A new study in the March issue of Developmental Psychology found women who watched a lot of violence on TV as children were four times more likely to have shoved, punched, beaten or choked someone who made them angry, compared to other women.
The study, by University of Michigan psychologists, also found men who watched a lot of violent television as kids were more likely to have been convicted of a crime, responded to an insult by shoving, and had a moving traffic violation.
However, the connection between aggressive men who watched a lot of TV violence as boys has been repeatedly established by a multitude of studies, says John P. Murray, a psychologist who has participated in many of those studies for the past three decades.
It's the findings about girls that makes this new report interesting, says Murray, a professor of developmental psychology at Kansas State University.
"They [the Michigan researchers] find the effects for both boys and girls, which has not been done before," Murray says. "The reason probably is that this is an entirely different era, and girls are more like boys now."
The new study was based on a follow-up of a 1977 study of 557 children, aged 6 to 10, in the Chicago area. The children reported which violent TV shows they watched most, whether they identified with the aggressive characters, and whether they thought the violent scenes were realistic.
The Michigan researchers tracked down 329 of the boys and girls, now in their 20s, and asked them, their friends and their spouses about their tendency for aggressive behavior. State records were also searched to find criminal records and traffic violations.
"For both boys and girls, habitual early exposure to TV violence is predictive of more aggression by them later in life, independent of their own initial childhood aggression," study author L. Rowell Huesmann says in a statement.
The programs that were most likely to induce violent behavior were ones in which the children identified with the violent person; violent behavior was rewarded; and the violence was life-like, the researchers say.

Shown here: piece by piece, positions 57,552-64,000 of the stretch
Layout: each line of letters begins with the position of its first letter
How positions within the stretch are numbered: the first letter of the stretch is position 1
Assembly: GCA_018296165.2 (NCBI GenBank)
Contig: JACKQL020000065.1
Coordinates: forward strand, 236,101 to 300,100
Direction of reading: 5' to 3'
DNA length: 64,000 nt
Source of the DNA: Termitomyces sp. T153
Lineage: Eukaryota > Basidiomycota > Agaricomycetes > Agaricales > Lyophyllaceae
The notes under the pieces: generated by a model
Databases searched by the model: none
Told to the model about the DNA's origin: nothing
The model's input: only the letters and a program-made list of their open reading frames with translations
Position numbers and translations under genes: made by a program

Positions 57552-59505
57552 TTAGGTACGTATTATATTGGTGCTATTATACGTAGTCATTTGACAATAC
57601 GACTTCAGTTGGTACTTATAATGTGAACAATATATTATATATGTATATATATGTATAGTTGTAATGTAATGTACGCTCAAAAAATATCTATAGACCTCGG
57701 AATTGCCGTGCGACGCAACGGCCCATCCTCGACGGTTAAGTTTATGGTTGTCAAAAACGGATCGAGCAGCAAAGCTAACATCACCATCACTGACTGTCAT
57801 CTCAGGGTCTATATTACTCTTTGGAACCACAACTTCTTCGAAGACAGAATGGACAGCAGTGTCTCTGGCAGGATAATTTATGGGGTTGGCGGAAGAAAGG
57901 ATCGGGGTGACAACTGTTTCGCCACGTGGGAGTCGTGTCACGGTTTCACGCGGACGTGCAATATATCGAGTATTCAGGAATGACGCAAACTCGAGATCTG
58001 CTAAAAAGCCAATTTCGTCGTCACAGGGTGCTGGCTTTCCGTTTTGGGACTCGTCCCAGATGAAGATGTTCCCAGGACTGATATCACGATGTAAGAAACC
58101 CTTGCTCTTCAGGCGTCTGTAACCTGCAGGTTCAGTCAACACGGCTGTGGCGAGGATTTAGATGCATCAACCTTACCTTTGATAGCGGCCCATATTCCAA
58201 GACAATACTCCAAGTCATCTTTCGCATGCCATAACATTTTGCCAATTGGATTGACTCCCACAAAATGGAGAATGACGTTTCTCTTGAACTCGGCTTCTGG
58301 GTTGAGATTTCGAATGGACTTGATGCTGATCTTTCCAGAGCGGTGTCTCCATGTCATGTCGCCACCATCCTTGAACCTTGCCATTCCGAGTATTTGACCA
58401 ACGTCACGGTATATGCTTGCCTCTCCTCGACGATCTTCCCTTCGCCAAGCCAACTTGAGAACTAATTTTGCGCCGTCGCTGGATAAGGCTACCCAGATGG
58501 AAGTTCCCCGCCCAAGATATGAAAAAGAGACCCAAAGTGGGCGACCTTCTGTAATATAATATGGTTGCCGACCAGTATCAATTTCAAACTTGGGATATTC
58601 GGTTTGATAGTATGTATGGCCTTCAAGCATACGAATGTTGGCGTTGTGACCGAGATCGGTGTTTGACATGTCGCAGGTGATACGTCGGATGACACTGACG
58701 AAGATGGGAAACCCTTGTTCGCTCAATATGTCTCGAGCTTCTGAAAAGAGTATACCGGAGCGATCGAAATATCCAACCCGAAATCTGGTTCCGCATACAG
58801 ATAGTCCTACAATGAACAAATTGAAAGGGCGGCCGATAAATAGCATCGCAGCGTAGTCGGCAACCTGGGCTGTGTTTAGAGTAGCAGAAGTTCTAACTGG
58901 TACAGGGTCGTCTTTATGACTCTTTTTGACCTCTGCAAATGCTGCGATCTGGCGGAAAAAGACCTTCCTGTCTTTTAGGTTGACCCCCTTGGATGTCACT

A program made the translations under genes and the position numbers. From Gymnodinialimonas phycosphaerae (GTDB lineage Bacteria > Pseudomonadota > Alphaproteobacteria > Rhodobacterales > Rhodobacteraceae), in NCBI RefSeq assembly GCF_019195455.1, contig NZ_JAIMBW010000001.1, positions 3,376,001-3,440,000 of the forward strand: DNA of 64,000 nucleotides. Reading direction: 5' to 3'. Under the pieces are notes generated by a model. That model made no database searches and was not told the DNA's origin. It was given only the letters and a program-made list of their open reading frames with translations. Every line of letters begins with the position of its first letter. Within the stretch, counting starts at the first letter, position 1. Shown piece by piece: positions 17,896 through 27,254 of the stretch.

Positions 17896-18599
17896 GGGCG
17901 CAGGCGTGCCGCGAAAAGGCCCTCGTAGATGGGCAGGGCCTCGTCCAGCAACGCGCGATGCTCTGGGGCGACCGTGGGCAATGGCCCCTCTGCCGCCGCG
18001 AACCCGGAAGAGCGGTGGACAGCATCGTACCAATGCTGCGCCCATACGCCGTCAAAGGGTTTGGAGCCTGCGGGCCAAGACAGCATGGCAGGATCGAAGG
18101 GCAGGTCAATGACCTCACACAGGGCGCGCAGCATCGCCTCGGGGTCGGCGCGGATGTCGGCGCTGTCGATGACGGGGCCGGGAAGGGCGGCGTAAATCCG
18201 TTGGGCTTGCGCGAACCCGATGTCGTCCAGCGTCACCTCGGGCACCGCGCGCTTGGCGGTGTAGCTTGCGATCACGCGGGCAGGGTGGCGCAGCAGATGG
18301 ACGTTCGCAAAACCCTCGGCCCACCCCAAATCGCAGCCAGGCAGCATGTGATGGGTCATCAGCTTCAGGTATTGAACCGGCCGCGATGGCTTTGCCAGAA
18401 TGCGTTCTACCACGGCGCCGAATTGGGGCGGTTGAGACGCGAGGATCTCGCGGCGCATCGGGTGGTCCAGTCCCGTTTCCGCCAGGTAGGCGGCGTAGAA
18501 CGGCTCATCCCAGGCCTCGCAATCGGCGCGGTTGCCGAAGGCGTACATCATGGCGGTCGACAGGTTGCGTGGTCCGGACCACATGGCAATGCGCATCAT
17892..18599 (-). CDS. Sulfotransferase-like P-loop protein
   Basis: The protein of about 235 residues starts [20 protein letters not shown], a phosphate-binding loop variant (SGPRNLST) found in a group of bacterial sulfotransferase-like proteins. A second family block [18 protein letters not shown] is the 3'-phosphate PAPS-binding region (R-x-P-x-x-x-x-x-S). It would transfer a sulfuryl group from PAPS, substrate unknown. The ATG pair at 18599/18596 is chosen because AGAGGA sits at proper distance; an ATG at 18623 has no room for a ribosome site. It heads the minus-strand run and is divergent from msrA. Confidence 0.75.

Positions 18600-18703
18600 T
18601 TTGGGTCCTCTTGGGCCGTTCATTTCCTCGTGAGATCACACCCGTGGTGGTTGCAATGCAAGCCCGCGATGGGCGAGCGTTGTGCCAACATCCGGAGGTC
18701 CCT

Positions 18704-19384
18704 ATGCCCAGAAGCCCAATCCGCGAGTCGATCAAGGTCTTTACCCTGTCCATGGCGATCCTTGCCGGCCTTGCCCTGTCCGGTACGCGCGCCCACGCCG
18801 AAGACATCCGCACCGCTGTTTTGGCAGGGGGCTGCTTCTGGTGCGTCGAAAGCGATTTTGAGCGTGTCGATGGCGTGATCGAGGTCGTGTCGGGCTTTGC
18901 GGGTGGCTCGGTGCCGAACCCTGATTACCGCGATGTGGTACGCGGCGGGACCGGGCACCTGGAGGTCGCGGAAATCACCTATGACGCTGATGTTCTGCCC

Except for the insights on women, this is the sort of report that has been done since 1972, on roughly a 10-year cycle, Murray says. He worked on a 1972 U.S. Surgeon General's report on children and TV violence. It was followed by a 1982 National Institute of Mental Health report, and a 1992 American Psychology Association report by a task force that included Murray.
"The message is clear," he says. "Viewing violence is causally related to aggressive behavior in both boys and girls."
The new report is also impressive because it was led by Huesmann and Leonard D. Eron, who are "the masters of this kind of research," Murray says.
The potential threat to children has grown, Murray adds, because "television is more violent and more graphic now." Watching such scenes not only encourages violent behavior by also induces fear and makes children less sensitive to the effects of violence, he says.
The Michigan researchers recommend that parents watch television with their children and monitor their viewing habits. The V-chip system for controlling what is seen is useful, they say, but they would like to see a rating system based on program contents.
"I would tell parents to be very cautious about what their children watch," Murray says.
For more on children and television violence, visit the America Psychological Association or the American Academy of Child and Adolescent Psychiatry.